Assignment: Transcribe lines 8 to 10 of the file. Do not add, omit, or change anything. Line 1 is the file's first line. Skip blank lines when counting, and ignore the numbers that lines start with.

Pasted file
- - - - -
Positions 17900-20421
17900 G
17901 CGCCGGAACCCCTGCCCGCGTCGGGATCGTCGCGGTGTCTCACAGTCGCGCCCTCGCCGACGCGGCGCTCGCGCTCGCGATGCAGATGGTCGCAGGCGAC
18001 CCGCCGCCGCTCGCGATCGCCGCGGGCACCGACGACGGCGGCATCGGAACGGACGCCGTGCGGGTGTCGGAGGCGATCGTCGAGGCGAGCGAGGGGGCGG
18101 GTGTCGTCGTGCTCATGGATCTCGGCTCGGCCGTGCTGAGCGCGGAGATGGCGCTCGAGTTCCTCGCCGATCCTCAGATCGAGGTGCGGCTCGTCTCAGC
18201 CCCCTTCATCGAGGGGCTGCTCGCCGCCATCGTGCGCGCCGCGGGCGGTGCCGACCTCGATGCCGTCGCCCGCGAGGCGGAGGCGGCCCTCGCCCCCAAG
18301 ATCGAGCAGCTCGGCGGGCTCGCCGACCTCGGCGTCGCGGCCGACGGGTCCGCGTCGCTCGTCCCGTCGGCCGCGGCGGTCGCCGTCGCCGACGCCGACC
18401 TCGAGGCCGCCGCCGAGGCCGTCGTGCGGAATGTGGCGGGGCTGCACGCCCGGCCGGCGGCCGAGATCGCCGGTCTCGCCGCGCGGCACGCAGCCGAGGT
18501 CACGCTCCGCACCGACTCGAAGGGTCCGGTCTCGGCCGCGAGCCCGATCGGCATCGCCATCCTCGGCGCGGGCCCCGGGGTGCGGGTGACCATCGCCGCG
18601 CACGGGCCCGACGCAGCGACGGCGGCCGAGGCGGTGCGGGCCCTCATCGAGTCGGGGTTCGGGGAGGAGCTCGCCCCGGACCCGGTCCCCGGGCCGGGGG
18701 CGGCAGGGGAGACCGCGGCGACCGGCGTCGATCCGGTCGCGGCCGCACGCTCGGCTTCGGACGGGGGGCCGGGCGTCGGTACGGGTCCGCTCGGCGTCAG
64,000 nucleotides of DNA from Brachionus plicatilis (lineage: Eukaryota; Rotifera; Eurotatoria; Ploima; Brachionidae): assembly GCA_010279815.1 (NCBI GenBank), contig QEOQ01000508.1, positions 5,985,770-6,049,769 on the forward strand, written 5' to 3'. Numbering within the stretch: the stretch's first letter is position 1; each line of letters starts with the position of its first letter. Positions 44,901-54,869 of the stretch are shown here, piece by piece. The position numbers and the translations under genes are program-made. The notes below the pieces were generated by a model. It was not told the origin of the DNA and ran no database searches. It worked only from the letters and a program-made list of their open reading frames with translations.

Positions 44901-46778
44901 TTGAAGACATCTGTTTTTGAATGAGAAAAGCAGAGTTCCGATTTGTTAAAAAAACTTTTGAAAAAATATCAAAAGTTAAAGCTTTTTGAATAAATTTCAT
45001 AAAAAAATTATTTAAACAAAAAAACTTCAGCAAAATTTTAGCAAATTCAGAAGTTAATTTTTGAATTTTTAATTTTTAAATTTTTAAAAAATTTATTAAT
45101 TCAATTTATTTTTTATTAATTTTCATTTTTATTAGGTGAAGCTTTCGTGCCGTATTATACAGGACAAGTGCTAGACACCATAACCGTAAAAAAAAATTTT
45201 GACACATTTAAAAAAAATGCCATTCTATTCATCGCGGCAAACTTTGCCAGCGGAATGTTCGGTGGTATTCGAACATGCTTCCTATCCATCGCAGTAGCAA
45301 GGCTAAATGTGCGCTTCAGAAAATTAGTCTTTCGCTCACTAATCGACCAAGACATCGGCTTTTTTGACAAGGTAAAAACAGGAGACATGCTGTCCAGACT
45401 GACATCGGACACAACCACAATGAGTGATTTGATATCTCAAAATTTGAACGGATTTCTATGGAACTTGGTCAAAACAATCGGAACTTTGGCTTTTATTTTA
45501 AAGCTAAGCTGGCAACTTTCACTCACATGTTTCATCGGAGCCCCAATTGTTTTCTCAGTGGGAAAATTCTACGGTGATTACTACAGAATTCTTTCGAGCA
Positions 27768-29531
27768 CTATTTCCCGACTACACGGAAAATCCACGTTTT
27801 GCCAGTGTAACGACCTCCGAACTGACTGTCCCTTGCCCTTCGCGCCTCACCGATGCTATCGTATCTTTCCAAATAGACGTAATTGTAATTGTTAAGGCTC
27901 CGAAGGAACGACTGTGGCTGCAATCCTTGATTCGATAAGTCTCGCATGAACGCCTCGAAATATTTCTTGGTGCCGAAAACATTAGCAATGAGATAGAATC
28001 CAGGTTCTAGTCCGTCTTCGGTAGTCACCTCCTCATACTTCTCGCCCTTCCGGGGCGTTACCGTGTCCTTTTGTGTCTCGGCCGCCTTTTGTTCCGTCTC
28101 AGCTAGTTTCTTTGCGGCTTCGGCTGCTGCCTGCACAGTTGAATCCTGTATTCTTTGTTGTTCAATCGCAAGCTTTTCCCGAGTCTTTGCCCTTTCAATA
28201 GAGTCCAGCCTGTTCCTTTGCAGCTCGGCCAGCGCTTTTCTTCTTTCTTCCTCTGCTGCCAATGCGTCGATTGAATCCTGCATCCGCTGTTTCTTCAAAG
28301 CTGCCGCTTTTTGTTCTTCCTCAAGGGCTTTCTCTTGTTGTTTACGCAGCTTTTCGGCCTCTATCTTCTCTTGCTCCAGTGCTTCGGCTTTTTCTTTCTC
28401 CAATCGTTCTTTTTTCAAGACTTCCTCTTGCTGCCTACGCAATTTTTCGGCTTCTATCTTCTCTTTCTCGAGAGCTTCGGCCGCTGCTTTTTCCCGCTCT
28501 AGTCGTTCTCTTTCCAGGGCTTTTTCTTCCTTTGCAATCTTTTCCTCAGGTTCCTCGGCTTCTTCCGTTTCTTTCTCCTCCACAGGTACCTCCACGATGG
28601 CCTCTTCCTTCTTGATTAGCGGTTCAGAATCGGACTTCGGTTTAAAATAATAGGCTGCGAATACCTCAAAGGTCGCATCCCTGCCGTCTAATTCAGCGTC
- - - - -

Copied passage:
18401 TCGAGGCCGCCGCCGAGGCCGTCGTGCGGAATGTGGCGGGGCTGCACGCCCGGCCGGCGGCCGAGATCGCCGGTCTCGCCGCGCGGCACGCAGCCGAGGT
18501 CACGCTCCGCACCGACTCGAAGGGTCCGGTCTCGGCCGCGAGCCCGATCGGCATCGCCATCCTCGGCGCGGGCCCCGGGGTGCGGGTGACCATCGCCGCG
18601 CACGGGCCCGACGCAGCGACGGCGGCCGAGGCGGTGCGGGCCCTCATCGAGTCGGGGTTCGGGGAGGAGCTCGCCCCGGACCCGGTCCCCGGGCCGGGGG